Spotlight on Jessica: Knitting hats for newborns

October 31, 2022

While working as a student midwife, Jessica came across Bliss, a charity that supports parents and babies in neonatal care. After becoming a Dot Dot Dot property guardian, she started volunteering with the organisation. Jessica now knits hats and delivers them to local hospitals for premature newborns to wear.

We chatted with Jessica about what drove her to volunteer with Bliss when she became a Dot Dot Dot guardian.

 Staying connected to past passions 

While training to become a midwife,  Jessica often helped to deliver premature babies. This was when she first became aware of Bliss, which stocked baby clothes at the hospital where she worked. But it was only when she started looking at volunteering opportunities as a property guardian that she started volunteering for the organisation.

“When I became a Dot Dot Dot guardian, I saw Bliss listed on their volunteering resources for new guardians. I was inspired. I had forgotten about the amazing work Bliss does, and I knew straight away that I wanted to volunteer for them.

I loved being a midwife, but I realised over time that the job just didn’t suit me. Volunteering for Bliss has been such an amazing way to honour midwifery and stay connected to my past work.”

 Adding a little love to a tough situation 

Premature babies often come as a surprise. Parents won’t have had the time to pack bags or baby clothes. The clothes which Jessica makes by hand will often be the first outfit these babies wear.

“Delivering a baby prematurely can often be extremely stressful and upsetting. The hats I knit don’t take away that stress, but I hope they do add a little bit of love to a tough situation. They bring home comforts to a starkly medical setting.

I pick up knitting patterns from a local shop, and I get knitting. Once I have made a few hats, I pack them up and deliver the bundle to the hospital. I’ve only just started this journey. But I am hoping to start knitting socks, and then jumpers in the near future.”

 Making the time to give back

Jessica is busy retraining as a software engineer, but she’s found a unique set up which allows her to volunteer and focus on her career.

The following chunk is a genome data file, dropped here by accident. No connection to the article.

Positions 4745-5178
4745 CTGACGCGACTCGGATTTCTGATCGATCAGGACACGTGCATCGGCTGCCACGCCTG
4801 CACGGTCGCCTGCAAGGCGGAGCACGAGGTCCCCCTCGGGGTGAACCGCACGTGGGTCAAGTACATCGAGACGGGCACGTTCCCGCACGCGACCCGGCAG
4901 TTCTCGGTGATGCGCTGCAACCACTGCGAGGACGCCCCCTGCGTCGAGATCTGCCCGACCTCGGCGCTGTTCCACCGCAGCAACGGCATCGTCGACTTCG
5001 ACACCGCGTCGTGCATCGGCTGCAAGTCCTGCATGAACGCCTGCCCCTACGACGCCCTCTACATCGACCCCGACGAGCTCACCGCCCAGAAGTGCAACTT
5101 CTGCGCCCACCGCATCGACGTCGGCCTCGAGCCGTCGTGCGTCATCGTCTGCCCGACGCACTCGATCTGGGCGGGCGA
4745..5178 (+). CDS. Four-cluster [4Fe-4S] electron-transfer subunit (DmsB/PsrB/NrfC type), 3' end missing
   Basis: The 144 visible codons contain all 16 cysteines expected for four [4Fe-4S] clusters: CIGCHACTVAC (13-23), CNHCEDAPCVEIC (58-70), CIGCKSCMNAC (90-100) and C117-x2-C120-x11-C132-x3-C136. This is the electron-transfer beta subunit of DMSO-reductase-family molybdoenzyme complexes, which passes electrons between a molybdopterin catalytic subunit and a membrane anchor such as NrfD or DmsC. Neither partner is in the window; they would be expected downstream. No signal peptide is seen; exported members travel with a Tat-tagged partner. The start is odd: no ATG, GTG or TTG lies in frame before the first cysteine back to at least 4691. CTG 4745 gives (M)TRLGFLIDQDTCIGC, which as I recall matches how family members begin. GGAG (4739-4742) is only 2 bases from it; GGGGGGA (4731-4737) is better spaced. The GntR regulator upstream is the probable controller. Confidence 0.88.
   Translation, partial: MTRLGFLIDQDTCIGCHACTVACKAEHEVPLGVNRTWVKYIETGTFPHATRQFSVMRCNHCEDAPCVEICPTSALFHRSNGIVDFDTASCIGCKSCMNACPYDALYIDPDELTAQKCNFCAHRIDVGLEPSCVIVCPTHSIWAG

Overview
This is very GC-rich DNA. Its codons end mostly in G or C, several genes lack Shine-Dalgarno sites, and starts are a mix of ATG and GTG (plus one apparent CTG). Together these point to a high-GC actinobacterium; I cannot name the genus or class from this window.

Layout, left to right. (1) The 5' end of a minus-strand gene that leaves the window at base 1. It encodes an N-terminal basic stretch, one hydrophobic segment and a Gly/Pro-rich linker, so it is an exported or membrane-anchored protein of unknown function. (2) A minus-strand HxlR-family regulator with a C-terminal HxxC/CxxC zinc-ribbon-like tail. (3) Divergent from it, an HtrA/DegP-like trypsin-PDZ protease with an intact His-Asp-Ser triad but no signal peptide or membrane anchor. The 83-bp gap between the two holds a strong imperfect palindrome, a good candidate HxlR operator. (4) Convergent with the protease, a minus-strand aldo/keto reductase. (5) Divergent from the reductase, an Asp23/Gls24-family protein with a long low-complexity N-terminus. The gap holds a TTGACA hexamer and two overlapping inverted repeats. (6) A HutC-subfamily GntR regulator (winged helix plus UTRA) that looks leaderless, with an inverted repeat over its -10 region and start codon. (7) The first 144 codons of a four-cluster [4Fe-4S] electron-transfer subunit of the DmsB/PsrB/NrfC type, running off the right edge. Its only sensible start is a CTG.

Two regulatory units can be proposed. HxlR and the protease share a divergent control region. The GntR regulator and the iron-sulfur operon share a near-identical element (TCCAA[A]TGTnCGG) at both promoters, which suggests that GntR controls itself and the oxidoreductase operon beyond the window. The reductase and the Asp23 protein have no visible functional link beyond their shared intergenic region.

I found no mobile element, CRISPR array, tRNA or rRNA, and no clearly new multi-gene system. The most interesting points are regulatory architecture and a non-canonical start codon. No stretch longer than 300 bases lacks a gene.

“I get to knit the hats at home so it’s really easy to fit in my volunteer work around my work schedule. One of the best things about Dot Dot Dot is that they hold you accountable. I used to volunteer, but I stopped when life got too busy. As a property guardian, I’m now making the time to give back to my community. I love that I am able to still support the women I used to work with as a midwife.”

Why being property guardian is right for Jessica 

Jessica lives with her partner in one of our west London flats and both of them are currently changing career paths. So they were looking for an inexpensive living solution when they heard about property guardianship through a friend.

“Being property guardians with Dot Dot Dot has helped our situation enormously. There’s no other way we could afford our own place while we’re both retraining. Property guardianship has given us the freedom to focus on the careers we want.

The flexibility that comes with being a guardian means that we can move out whenever we’re ready – we only need to give Dot Dot Dot 28 days’ notice. It’s also a huge bonus that we can decorate the flat how we want.

One of my favourite things about being a guardian is the sense of community.  We all know each other. Everyone is really sweet, and we all share a passion for volunteering. It’s nice coming home and saying hi to your neighbours.”